Fig. 2.
Fig. 2.

Schematic diagram of the flow studied here as visualized by the isentropes (red contour lines) for three situations: (a) the initial state before motion is impulsively started; (b) the initial motion U creates a potential flow that attempts to displace downstream the initial cold air in the valley, and the tilted isentropes create positive y-directed vorticity η; and (c) an example of a steady-state solution in which the cold air has been swept away and flow symmetric about the valley center remains. In (c), the displacement of the uppermost isentrope is indicated.

Citation: Journal of the Atmospheric Sciences 73, 10; 10.1175/JAS-D-16-0132.1

Here we report on a series of numerical experiments based on the initial conditions shown in Fig. 2a. Dimensional analysis indicates the experimental outcomes can depend on at most three nondimensional parameters, which we choose as the nondimensional valley depth and width, and , respectively, and the Froude number , which gives the ratio of upstream flow speed to that of the fastest internal gravity wave in the layer D. The present numerical solutions indicate flow stagnation in the valley occurs when both and are large. In the hydrostatic limit , the main solution dependence is found to be on and . With , the solutions have some degree of flow stagnation in the valley for any ; in the range , solutions are found in which there is no stagnation along the valley floor. These solutions take a variety of forms ranging from steady symmetric flow about the valley center (describable by Long’s equation) to internal wave breaking, depending on the combination .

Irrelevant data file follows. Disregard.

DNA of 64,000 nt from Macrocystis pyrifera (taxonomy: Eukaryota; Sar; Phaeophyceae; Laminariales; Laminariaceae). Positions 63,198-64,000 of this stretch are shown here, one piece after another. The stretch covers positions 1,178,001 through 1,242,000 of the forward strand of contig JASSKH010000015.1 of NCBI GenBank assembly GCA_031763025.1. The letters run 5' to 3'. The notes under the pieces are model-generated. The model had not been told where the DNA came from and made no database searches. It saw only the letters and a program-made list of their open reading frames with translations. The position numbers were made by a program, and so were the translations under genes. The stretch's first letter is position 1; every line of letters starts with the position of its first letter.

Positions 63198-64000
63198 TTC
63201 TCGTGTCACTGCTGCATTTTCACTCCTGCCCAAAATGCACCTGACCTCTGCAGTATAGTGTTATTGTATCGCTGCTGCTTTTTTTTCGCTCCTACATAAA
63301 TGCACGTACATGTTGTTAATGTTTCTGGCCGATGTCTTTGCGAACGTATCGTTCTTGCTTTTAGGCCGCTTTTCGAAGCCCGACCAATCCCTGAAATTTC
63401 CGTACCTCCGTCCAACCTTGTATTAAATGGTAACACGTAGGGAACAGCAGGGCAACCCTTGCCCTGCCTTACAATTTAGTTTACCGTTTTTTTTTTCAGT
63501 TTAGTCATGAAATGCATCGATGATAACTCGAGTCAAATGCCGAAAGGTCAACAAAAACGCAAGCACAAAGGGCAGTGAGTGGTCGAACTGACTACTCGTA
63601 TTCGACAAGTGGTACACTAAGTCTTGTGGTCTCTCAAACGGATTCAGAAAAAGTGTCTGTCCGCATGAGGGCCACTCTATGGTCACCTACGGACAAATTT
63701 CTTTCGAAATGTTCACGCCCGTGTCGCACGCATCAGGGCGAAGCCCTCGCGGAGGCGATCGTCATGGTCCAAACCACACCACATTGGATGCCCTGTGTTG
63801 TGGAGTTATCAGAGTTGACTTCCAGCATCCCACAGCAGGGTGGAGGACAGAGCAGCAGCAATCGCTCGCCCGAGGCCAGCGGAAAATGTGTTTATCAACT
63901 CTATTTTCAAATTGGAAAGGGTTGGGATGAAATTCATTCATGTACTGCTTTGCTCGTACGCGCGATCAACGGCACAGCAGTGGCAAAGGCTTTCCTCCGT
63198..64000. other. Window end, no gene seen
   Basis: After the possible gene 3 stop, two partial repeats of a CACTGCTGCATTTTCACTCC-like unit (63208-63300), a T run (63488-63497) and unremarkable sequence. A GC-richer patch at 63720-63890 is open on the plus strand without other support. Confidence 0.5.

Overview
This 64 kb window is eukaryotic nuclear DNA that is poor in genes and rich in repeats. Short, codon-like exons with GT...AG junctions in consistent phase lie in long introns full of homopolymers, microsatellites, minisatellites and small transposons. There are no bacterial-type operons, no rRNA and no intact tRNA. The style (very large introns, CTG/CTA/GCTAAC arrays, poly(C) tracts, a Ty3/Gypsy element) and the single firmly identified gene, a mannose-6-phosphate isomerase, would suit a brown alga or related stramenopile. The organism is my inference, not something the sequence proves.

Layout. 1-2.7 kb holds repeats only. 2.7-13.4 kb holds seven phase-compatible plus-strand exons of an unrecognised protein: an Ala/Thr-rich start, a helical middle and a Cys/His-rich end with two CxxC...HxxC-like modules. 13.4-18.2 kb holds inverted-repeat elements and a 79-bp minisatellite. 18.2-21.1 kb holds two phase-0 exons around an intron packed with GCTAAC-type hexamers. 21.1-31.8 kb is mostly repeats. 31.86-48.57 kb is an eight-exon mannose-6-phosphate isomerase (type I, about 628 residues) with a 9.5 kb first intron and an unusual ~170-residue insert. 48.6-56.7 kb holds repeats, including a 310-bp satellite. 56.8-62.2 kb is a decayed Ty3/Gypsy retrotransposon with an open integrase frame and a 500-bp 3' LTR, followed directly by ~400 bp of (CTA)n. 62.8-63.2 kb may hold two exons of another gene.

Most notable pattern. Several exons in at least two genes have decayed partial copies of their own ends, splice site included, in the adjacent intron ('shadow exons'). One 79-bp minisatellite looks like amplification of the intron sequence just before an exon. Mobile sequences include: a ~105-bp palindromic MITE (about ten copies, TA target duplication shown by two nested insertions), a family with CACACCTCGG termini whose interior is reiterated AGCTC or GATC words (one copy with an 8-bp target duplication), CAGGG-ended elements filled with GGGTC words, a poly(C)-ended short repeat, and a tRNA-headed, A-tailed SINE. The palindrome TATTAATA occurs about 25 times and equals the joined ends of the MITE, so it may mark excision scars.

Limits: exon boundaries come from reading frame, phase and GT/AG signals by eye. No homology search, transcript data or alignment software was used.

In section 2 we review the basic theory for flows such as the one schematized in Fig. 2. The numerical experiments are described in section 3, and the theoretical constructs reviewed in section 2 are then used in section 4 as a guide to the interpretation of the numerical solutions and the construction of regime diagrams. We summarize the results in section 5.

2. Theory

a. Basic equations

Although the numerical model used in this study solves the fully compressible, variable-density, nonhydrostatic equations of atmospheric motion, in the current application the solutions will be close to those of the shallow, Boussinesq, anelastic equation set of Ogura and Phillips (1962). The equations for momentum, energy, and continuity are, respectively,
e1a
e1b
e1c
with , where is the two-dimensional (xz) velocity; is the buoyancy; and is the pressure variable (m2 s−2). The potential temperature , where is constant, , and g is the acceleration due to gravity. The quantity , where is the perturbation away from the hydrostatic base state , p is the pressure, is the base-state surface pressure, is the specific heat at constant pressure, and R is the gas constant for dry air.